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    $\begingroup$ That is, whereas a warm $T\sim10^4$ K cloud may have a density of $n\sim0.1$–$1$ particles per cm$^3$, a surrounding, hot $T\sim10^6$ K envelope will have $n\sim0.001$–$0.01$ cm$^{-3}$. And a small $T\sim10^2$ K molecular cloud will have densities of $n\sim10$–$10^2$ cm$^{-3}$ (and higher). $\endgroup$ – pela Oct 10 '17 at 18:55
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    $\begingroup$ @EricTowers: it doesn't beg the question, it raises, or prompts the question. Begging the question, or petitio principii, is a logical fallacy in which the writer or speaker assumes the statement under examination to be true. See grammarist.com/rhetoric/begging-the-question-fallacy $\endgroup$ – Jim421616 Oct 12 '17 at 20:23
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    $\begingroup$ @Jim421616 : "It's a translation of the Latin phrase petitio principii, and it's used to mean that someone has made a conclusion based on a premise that lacks support." "In modern vernacular usage, 'to beg the question' frequently appears to mean 'to raise the question' (as in, 'This begs the question, whether...')" As this is not the 16th century, I am not limited by the past's mistranslations and usage of the phrase. All I asked for was the support. $\endgroup$ – Eric Towers Oct 13 '17 at 1:28
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First, consider that gravity is weak.

The nearest star system to the Sun is Alpha Centauri, at a distance of about 4 light-years. Consider the acceleration due to the Sun's gravity at half that distance: $$a_S=\frac{GM_\odot}{r^2}\simeq3.7\times10^{-13}\text{ m/s}^2$$ where $M_\odot$ is the mass of the Sun. That's an incredibly small acceleration, meaning that most massive bodies have a very small gravitational influence on the ISM. Particles are attracted to massive objects . . . but very, very weakly.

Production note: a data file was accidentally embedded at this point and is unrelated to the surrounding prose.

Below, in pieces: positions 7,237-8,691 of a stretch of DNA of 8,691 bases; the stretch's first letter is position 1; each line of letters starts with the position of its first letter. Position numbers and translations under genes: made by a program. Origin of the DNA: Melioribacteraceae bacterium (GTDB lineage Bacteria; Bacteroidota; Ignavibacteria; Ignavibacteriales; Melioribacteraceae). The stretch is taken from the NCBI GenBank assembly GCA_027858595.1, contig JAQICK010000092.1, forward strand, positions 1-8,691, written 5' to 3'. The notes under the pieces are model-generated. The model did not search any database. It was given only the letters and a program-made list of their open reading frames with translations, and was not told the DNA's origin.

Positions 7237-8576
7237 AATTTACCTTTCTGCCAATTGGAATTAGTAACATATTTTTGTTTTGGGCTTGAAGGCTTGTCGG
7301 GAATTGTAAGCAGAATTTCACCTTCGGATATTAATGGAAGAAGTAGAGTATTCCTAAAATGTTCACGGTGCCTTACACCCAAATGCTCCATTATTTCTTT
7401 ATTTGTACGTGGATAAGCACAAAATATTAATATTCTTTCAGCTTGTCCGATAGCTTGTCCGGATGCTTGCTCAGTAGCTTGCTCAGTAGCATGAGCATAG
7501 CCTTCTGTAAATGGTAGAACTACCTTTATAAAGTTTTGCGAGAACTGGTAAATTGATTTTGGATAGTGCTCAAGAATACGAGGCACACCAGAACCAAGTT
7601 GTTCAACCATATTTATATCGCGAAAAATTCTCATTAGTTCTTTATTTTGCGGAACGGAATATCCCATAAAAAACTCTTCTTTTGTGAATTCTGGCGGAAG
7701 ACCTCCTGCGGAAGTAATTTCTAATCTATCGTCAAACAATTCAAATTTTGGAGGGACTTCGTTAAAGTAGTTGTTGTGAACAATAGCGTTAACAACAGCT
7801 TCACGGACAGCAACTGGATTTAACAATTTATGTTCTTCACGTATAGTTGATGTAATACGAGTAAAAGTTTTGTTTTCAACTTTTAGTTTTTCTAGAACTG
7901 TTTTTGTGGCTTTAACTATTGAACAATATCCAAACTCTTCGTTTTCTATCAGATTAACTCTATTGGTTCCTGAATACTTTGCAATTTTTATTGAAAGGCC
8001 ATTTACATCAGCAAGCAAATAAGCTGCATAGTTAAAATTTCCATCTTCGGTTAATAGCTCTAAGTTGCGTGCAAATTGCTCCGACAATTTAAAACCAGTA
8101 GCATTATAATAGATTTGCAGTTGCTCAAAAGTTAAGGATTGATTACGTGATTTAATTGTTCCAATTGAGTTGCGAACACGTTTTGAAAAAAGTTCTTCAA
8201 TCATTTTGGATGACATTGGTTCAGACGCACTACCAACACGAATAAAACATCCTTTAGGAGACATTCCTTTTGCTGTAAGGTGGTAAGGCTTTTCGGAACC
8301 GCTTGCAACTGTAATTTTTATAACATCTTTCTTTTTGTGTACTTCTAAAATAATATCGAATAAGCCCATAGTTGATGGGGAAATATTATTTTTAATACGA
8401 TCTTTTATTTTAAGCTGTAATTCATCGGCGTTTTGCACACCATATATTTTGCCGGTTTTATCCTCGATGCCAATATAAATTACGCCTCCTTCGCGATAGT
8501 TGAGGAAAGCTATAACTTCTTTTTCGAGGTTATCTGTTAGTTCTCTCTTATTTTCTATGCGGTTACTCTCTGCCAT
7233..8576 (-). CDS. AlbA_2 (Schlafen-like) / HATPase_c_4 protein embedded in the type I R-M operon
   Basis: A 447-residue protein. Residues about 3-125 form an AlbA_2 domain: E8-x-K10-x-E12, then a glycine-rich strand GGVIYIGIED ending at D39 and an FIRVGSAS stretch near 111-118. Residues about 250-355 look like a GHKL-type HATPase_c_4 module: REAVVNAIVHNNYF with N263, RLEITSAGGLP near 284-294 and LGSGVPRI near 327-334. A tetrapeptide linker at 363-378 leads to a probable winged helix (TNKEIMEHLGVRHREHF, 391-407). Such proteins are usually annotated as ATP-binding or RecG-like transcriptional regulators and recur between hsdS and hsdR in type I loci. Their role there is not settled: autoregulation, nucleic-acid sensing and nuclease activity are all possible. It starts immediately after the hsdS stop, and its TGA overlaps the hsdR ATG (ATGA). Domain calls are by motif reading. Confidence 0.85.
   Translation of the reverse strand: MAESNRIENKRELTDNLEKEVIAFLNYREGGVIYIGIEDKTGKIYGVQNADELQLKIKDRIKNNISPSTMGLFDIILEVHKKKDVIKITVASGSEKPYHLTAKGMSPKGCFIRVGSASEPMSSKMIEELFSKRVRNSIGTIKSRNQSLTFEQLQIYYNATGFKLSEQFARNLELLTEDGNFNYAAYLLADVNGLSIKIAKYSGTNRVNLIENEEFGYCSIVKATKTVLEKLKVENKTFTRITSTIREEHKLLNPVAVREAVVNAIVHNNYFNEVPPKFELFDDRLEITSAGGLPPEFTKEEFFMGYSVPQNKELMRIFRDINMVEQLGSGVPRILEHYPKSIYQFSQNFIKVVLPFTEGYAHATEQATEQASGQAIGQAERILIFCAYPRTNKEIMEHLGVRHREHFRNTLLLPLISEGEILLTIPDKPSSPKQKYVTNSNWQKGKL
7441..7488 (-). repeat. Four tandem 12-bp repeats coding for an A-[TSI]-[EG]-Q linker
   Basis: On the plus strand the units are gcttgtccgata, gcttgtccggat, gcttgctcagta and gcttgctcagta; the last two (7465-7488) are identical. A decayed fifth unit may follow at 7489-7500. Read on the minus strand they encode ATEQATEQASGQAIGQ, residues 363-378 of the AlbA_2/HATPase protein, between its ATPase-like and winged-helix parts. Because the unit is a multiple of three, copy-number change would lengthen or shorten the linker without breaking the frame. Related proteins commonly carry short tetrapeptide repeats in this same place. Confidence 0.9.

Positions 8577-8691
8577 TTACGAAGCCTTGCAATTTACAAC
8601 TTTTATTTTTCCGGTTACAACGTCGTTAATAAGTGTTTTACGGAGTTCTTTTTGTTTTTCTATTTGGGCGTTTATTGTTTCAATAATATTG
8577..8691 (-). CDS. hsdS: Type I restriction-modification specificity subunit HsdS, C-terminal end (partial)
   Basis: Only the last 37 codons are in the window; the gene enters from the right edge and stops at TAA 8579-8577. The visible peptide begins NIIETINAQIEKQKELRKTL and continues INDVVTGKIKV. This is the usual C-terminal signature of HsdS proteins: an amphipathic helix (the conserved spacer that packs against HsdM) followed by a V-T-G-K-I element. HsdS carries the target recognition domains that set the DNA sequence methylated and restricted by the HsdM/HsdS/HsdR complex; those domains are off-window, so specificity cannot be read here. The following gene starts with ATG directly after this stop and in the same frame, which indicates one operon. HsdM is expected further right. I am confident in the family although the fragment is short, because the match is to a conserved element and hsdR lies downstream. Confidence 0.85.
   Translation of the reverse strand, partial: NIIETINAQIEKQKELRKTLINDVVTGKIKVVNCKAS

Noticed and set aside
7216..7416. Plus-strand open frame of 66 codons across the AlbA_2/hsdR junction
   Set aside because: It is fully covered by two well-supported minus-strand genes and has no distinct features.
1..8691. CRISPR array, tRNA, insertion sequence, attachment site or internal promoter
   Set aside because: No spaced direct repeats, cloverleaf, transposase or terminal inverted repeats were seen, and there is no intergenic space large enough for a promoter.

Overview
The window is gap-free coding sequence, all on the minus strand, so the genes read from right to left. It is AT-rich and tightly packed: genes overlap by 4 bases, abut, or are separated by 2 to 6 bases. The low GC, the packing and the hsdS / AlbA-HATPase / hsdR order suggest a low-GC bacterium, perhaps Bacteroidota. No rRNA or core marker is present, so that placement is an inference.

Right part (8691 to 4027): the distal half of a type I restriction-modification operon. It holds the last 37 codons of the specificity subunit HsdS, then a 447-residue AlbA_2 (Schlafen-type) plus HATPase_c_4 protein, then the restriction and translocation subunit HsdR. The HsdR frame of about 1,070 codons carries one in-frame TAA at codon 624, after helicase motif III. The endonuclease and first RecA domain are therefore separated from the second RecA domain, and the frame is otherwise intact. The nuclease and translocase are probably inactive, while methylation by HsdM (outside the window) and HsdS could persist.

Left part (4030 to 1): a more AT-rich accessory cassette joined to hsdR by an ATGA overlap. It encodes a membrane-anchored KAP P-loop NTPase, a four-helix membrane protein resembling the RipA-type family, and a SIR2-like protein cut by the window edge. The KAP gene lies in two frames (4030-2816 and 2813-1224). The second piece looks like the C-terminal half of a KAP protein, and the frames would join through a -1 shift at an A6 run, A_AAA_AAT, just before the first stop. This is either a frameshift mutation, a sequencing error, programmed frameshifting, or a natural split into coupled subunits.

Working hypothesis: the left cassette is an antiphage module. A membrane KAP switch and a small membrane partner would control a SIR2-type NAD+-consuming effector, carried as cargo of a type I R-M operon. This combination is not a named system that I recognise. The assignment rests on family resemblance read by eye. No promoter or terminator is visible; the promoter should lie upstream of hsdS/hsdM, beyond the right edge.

That said, the ISM sometimes does collapse. The number density varies in different parts, from $\sim10^{-3}$ particles per cubic centimeter to $\sim10^6$ particles per cubic centimeter (1, 2). Above about $10^4$ particles per cubic centimeter, though, you venture into the regime of molecular clouds, which sometimes do collapse to form stars.

On a final note, gravity isn't the only force acting on the ISM. Galactic magnetic fields, for instance, can influence the ISM's dynamics in various scenarios, including preventing or enabling the collapse of molecular clouds (see Ferrier (2005)).

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How does the ISM resist gravity?

It doesn't. There are two distinct sources of gravity: internal and external. The internal or self-gravity of the ISM may in fact result in collapse and subsequent star formation, as explained in another answer.

The external gravitational attraction from any star or gas cloud on the ISM is too weak to be of relevance and can be neglected, as demonstrated in yet another answer.

However, the ISM is subjected to the combined gravitational pull from all stars, gas, and dark matter in the Galaxy, i.e.\ the gravity of the Galaxy itself. In response to this pull, the ISM orbits the Galaxy on near-circular orbits, as do most of the stars (in a disc galaxy such as ours). Thus, the ISM is not special in this respect.

Why does the ISM not fall into the inner Galaxy (where it is pulled to)? This is simply because it has too much angular momentum. The situation is exactly the same as for the Earth pulled to the Sun, yet orbiting (nearly) on a circle around it.

Finally, note that magnetic forces and radiation pressure from nearby stars are much weaker than Galactic gravity and can be neglected when considering the Galactic orbits of the ISM.